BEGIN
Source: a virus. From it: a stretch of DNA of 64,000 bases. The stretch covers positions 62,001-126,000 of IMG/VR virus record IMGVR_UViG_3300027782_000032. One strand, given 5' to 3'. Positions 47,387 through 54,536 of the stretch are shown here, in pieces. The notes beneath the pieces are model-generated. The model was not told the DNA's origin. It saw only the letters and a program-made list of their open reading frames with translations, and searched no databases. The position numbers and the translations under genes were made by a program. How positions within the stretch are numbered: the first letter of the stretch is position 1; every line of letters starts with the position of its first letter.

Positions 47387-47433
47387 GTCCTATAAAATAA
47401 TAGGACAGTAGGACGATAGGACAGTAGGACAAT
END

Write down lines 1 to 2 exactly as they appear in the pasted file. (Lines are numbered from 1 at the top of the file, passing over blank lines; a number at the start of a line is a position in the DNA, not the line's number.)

Source: a virus. From it: a stretch of DNA of 64,000 bases. The stretch covers positions 62,001-126,000 of IMG/VR virus record IMGVR_UViG_3300027782_000032. One strand, given 5' to 3'. Positions 47,387 through 54,536 of the stretch are shown here, in pieces. The notes beneath the pieces are model-generated. The model was not told the DNA's origin. It saw only the letters and a program-made list of their open reading frames with translations, and searched no databases. The position numbers and the translations under genes were made by a program. How positions within the stretch are numbered: the first letter of the stretch is position 1; every line of letters starts with the position of its first letter.

Positions 47387-47433